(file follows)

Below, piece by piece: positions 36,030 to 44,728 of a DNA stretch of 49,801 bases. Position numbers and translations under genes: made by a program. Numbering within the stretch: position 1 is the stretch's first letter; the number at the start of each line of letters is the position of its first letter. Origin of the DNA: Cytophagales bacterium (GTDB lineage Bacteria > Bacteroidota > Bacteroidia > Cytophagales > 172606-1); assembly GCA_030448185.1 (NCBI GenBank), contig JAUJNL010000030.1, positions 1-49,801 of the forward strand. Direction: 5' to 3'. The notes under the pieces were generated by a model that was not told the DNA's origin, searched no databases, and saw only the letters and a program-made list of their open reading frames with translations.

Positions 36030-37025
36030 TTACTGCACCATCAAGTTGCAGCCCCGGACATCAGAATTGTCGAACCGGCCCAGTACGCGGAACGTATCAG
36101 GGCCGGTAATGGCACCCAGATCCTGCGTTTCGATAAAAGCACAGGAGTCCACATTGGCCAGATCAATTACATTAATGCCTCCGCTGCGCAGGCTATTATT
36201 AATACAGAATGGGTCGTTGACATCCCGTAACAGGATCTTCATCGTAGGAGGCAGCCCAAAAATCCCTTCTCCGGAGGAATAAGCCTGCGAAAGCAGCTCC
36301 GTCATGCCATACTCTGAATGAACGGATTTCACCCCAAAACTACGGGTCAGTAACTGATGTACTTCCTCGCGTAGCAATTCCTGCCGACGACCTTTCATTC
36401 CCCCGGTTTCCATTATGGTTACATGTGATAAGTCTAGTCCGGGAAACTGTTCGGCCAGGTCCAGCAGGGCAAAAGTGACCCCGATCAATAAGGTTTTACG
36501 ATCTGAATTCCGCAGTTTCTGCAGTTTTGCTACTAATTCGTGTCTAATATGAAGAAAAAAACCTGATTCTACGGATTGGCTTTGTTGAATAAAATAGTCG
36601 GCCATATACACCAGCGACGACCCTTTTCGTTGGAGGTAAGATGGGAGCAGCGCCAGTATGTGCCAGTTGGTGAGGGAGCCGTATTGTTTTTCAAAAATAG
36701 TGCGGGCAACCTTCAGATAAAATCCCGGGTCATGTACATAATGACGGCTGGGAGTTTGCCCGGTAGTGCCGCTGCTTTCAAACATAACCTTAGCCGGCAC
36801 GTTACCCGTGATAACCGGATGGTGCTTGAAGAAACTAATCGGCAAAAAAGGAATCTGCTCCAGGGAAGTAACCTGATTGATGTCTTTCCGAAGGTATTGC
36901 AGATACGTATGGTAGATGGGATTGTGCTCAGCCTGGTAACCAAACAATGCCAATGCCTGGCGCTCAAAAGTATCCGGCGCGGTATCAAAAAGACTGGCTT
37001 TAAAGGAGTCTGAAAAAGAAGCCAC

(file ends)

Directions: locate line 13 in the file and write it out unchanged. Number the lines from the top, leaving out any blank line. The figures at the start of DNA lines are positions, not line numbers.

37001 TAAAGGAGTCTGAAAAAGAAGCCAC